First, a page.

When my personal significance hosted nothing more than carrying groceries up a lonely staircase, he would shout after me about how I was a revivalist, prophetic, and a world-changer. Mitch was my one donor to return to ministry school, and there catch a flame that would propel an entire community forward for years. Mitch funded the birth of ConnectUp alone through long days at a job he did not enjoy while I put my hands to the ministry plow. He was our first, and for a long time only, partner. ConnectUp now hosts healing for the brokenhearted, hundreds every year. This man fought for our connection when our lives were screaming to disconnect through the pain of losing a child. This man tolerated countless people at events and conferences over the years who approached him with, “Where is Katie?” “Can I talk to Katie? “Are you Katie’s husband?” overlooking the gem before them that is so much more than “Katie” will ever be. Oh … and the most prevalent one, “This is Mitch, Katie’s husband.” Which ... is why “Joseph, the husband of Mary” that he writes about in his book is so significant to him. Through all of this and more, Mitch chose to let his insecurities be confronted and die to celebrate that his wife could thrive, succeed, run far and fast - while remaining in relationship with him.
He has never talked about any of this … until now.
The 5:25 Call is Mitch’s journey pressed into ink, and a bold call to husbands everywhere to consider what it really means before God to take up the call of husbandry. I am humbled to tears by the authenticity of what this book is about. Mitch lives the call that he is making to the world. It is his call to make. God spoke to Mitch years ago to write this book. It is his costly obedience, it's content has soaked inside of him for a long time. As is the case with any creative endeavor approached by a spouse, we have journeyed through the birthing of this together, and the labor pains from concept to print are real. The writing, producing, designing, and somehow by the grace of God funding is such a process. We handed the manuscript back and forth many times, challenging each other to be forthright with the world about what we know.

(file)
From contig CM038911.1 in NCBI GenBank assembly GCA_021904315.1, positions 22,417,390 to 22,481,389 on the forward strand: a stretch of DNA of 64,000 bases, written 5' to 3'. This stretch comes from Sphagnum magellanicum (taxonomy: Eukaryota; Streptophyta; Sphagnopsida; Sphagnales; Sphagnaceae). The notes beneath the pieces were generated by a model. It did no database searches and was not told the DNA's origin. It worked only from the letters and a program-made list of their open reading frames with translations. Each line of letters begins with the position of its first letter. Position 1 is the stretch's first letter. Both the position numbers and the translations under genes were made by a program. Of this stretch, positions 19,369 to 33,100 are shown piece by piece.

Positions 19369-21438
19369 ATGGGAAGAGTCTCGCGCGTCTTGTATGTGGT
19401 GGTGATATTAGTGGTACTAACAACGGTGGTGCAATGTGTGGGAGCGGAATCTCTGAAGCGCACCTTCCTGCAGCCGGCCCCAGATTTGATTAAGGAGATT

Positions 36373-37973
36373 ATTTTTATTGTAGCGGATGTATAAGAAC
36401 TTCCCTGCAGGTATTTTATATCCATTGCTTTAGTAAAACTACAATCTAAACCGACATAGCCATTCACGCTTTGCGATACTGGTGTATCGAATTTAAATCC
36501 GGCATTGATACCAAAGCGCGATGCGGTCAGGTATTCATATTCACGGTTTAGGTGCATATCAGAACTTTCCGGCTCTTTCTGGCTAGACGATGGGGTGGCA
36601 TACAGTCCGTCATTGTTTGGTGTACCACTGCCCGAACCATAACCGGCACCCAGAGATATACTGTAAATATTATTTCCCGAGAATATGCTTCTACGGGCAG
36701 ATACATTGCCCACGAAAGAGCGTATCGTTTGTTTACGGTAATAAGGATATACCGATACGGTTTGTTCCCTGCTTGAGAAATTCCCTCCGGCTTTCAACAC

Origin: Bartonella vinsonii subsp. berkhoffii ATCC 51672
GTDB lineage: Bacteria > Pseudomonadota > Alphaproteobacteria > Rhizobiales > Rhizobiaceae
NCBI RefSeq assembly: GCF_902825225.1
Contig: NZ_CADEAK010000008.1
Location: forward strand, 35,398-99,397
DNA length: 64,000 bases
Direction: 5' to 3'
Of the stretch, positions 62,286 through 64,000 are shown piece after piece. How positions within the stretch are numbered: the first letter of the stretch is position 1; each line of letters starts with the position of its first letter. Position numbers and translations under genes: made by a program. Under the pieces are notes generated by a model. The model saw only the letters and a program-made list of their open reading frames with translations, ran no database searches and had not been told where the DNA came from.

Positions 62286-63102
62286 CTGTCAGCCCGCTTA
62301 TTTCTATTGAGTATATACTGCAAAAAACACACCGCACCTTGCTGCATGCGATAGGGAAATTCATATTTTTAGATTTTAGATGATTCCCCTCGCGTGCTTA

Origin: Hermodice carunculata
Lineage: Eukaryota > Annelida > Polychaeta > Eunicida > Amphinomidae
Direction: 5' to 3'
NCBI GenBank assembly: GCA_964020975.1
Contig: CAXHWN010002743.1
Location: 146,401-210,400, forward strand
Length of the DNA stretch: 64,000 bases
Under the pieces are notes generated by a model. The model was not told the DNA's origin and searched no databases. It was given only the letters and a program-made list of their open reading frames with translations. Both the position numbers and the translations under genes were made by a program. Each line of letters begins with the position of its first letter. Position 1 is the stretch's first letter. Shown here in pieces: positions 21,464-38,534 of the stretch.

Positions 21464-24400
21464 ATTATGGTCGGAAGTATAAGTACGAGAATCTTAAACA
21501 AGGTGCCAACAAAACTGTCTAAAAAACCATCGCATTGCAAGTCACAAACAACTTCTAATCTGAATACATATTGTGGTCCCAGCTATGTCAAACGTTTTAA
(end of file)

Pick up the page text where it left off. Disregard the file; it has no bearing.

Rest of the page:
I would not say that ours is a model marriage, or that we have somehow arrived through releasing a book on marriage (please no crazy expectations!). But, I will say with confidence that Mitch Luse has a message about marriage that I believe is for the whole world. The book is outstanding and practical. It hosts discussion questions for small groups, and a prayer guide for personal transformation. If you want to have an encounter with God through it, you will.
It is for men and women,
single and married,
young and old.
It is for the thriving and the hurting,
The married and the divorced,
The confident, and the insecure.
It is for everyone.
The 5:25 Call is an invitation for men to take up the brilliance of their divine call by becoming living propellers of God’s daughters around the world. It is also a megaphone of validation for women to take up space, stop forfeiting authority, and be the gift that we are to the world. This is the 5:25 Call which is based on Ephesians 5:25 … "husbands love your wives as Christ loved the church and gave himself up for her."
You do not want to miss this book. It is available for a discounted rate right now as a pre-order! Books will ship when they become available, no later than 10/17/20.
Buy it now!
To Mitch Luse, it is your turn to shine!
p.s. Read other endorsements on The 5:25 Call from people like Dr. Mike Hutchings of Global Awakening, Colonel Janet Munn of The Salvation Army Social Justice Commission, Pastor John Leach of Life Center, Associate Evangelist Justin Allen, Pastor Kevin Pitts, Author Phill Olson, and Lt. Tabitha Swires!
Katie Luse is a speaker and writer who is passionate about navigating life with eyes on a hunt for beauty.